needles due to the shorter length of time that needles are in use (or needle circulation time).
The University of California concludes (p. 484):
Relative impact would decrease modestly if different values were used for certain model parameters. However, if the model incorporated behavioral risk reductions, relative impact would increase substantially from the 33% published value.
Absolute impact would probably decrease below the published value of 0.021 infections averted per client-year, because the estimate of non-NEP HIV incidence appears to be too high.
The panel's view is that these models provide important qualitative insight into why needle exchange programs should work. However, conclusions from modeling a complex process can rarely have the force of absolute proof. Kaplan and his colleagues recognize this, offering a range of calculations based on competing assumptions, parameter values, and models. Despite these admirable efforts, it is true that unmodeled features of the needle exchange program process might make the efficacy estimates either too high or too low. For example, the Kaplan model does not take account of changes in the percentage of infected participants that result if disproportionately many dropouts from the program population were infected (or were not infected). Likewise, if new entrants to the needle exchange program population were less infected (or more) that would artificially raise (or lower) the apparent effectiveness of the needle exchange program. Therefore, we must regard numerical estimates from these models with some caution.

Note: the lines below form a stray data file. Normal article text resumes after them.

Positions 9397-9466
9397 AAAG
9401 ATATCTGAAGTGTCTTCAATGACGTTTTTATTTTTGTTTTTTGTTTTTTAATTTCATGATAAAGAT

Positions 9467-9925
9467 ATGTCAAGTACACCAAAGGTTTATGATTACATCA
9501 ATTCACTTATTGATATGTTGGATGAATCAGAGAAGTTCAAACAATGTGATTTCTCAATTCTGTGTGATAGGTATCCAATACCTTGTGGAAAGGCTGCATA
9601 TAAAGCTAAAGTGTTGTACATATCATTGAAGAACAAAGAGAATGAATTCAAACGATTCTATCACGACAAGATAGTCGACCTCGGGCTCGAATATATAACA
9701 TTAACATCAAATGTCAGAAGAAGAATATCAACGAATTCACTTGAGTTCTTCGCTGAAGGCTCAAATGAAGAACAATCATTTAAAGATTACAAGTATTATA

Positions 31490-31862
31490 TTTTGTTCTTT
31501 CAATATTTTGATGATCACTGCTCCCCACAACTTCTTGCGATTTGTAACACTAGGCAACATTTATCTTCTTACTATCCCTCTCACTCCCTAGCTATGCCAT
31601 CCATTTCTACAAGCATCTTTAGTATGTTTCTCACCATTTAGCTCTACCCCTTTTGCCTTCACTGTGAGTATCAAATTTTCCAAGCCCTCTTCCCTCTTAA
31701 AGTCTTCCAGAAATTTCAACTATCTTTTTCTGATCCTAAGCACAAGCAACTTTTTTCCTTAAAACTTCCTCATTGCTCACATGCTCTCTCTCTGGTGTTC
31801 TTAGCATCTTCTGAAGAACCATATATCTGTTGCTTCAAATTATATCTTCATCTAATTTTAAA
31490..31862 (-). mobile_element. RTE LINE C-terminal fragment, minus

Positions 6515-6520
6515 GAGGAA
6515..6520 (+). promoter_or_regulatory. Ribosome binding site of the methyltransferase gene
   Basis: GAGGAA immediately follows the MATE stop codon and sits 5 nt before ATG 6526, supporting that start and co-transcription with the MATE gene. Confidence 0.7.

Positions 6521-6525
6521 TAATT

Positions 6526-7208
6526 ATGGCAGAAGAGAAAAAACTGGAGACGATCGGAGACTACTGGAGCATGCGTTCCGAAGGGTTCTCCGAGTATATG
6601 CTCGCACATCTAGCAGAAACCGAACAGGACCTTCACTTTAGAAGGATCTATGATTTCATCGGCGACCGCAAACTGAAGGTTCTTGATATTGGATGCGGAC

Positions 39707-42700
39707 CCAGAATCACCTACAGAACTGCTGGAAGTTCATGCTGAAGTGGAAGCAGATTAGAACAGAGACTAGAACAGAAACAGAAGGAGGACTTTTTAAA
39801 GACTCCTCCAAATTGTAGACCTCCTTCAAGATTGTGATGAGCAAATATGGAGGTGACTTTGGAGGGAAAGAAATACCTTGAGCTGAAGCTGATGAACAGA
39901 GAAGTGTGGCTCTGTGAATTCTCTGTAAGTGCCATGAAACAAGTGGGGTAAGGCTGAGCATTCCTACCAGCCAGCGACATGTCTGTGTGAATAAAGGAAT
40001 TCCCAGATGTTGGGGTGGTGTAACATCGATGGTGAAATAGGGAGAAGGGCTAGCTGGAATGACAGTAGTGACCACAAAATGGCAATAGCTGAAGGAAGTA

In summary, the model-based evaluation of the New Haven needle exchange program provides important insights into the dynamics of such programs and useful preliminary estimates of their efficacy. We cannot attach the same level of confidence to these model-based estimates as we could to evaluation programs that included a suitable control group in which individuals were tested (directly) for HIV infection. Unfortunately, such an evaluation program would face formidable obstacles because of concerns about privacy and confidentiality, difficulties ingeniously (and conscientiously) sidestepped by Kaplan's study methods.
Several other outcome variables were also studied at the New Haven needle exchange program, and these are described below.
If needle exchange programs attracted new initiates to injection drug use, a drop in the average age of program participants who enroll over time would be expected to be observed, coupled with a downward shift in the